Pattern mixing is tricky when it comes to an outfit, let alone a home. You have to understand color, scale, and texture to really make it work. Most designers will tell you to start small with printed accents like pillows and table linens and then work your way up to larger pieces of furniture and rugs. And definitely keep some neutrals in the mix, so it doesn't feel like you're living in some psychedelic pattern on pattern on pattern place—unless that's the look you are going for.
There's something delightfully bohemian about a room filled with multiple patterns all working together to create a cohesive look. And one thing's for sure: There are many house tours on this site where the homeowners or renters have a solid pattern game going on. The best way to master the mix is to learn from those who came before you. So let's go to pattern school.
1. Consistent Colors
First lesson in pattern mixing 101—keep your colors consistent. It's much easier to put a stripe next to a dot, say, if you go tonal. Using shades in the same color family give the eye a bit of visual rest, so everything looks harmonious. With the floral textile draped over the headboard, the fuzzy blanket at the foot of the bed and the plaid skirt on the nightstand, you can't get more soothing than this black-and-white mix in this bedroom.
2. Similar Scale
Scale is super important too. Generally, if you can find a couple of patterns that are about the same size—like the ones on these floral throw pillows—you can create a pretty cute little setup as seen in this cozy chair shot. Though all the boho plants in the background certainly add to fun of the look.
3. Matching Motifs
And it's kind of the same situation on this window seat. You have every color of the rainbow in that lineup of cushions, but somehow they work together and not against one another. Why? Well, each pillow has a similar geometric pattern, for starters, and they're all pretty close in scale too. So when in doubt, look for variants of the same motif.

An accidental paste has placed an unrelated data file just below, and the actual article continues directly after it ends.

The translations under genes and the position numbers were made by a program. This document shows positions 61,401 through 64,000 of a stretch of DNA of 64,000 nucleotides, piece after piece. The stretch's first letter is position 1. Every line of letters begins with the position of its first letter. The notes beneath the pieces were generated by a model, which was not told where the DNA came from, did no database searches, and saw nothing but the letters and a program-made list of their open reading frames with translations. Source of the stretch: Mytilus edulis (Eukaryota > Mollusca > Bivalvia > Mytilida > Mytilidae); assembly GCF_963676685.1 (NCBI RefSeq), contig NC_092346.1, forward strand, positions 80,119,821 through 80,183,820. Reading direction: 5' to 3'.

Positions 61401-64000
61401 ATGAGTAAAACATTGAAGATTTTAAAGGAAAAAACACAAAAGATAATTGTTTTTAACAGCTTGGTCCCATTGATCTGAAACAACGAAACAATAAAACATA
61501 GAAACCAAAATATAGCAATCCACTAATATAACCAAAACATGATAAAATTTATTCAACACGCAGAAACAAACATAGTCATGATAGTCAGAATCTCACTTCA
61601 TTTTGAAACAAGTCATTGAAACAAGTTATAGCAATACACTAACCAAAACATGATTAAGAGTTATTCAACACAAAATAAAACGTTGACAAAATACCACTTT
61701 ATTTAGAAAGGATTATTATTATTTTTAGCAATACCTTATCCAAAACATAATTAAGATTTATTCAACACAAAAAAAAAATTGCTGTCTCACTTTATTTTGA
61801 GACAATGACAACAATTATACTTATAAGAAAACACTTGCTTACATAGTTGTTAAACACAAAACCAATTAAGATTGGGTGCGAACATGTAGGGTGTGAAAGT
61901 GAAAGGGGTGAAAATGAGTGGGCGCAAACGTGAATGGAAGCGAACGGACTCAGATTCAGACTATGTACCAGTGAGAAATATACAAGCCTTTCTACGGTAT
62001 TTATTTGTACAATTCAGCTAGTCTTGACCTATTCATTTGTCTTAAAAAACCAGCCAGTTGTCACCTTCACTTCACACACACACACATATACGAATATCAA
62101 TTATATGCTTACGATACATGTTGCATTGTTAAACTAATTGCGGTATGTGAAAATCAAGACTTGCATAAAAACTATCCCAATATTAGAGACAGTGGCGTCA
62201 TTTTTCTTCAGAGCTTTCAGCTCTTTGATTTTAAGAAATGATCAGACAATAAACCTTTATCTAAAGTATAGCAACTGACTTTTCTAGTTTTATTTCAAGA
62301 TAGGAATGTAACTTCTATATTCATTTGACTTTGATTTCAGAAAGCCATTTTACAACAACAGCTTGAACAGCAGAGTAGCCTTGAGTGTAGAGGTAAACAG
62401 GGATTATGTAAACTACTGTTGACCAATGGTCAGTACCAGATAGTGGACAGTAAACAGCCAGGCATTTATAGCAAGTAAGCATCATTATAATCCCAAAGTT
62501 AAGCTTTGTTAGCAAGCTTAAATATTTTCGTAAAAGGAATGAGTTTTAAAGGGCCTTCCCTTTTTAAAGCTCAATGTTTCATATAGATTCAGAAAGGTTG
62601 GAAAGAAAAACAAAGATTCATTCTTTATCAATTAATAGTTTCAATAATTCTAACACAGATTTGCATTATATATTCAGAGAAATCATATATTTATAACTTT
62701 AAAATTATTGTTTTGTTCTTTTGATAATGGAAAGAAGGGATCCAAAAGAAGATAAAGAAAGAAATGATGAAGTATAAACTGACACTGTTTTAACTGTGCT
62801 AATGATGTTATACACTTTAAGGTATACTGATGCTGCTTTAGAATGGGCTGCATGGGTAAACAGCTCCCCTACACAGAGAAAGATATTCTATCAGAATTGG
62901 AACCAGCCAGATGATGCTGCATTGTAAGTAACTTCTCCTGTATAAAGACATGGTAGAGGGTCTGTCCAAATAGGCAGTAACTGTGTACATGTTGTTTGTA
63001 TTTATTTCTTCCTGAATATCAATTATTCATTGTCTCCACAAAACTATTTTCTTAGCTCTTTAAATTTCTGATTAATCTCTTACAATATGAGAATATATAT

4. A Touch of Texture
Another way to master the mix is to bring texture into the equation. What I love about this living room is that there's a lot going on. But because you have similar textures—the fuzzy rug and the kilim pillow, both in the pink/purple color family—it doesn't seem visually crazy. The ticking stripe throw acts as a neutral, almost blending into the gray sofa. But at the same time, the throw also echoes the colors of the inlay chair. Then the chair has a white floral motif, which isn't too far off from the white abstract pattern in the rug. This is next level pattern mixing, people. The interplay is working on so many different levels.
5. Remember the Rules
Maybe you have heard of the "2/3 rule" before? It's a clutch formula to remember when you're pattern mixing. Basically, if two-thirds of the patterns in your room are similar in scope and scale, and the remaining third is either slightly larger or smaller, you should get a visually pleasing composition. That's kind of what's going on in this bedroom. You have the printed squares on the quilt, which have a pattern that's similar in size to the two shams on the left and what looks to be a Euro sham on the right. And then you have that leopard print throw pillow, which introduces a new scale to the picture but pulls its colors from the quilt so it doesn't feel like it's coming out of left field. Well done.
6. A Touch of Solid Shades
You also can't forget the power of a solid when pattern mixing. This little granny-chic floral loveseat works so well with the blue floral pillow on it, I think, because of the solid yellow pillow that's also in the vignette. If that were another floral pillow, it would be a total flower overload.
7. Little Mix
You're seeing a similar effect here in this living room. There are several different little patterns on the sofa, from the pillows to the blanket, but the solid velvet can handle the mix.
8. Patterns to the Max
And finally, when in doubt, sometimes the easiest way to pattern mix is to just pile it on. There's nothing subtle about the patterns and colors in this Florida bungalow. But because the colors all work together, and you have smaller doses of patterns mixed with a few key larger items—the tapestry hanging over the bed, the area rug—you land on this awesome global maximalist meets boho vibe.
And that, folks, is how you pattern mix. Honestly, more is more if you can remember a few of these key tips and provide some structure to the room where you are pattern mixing.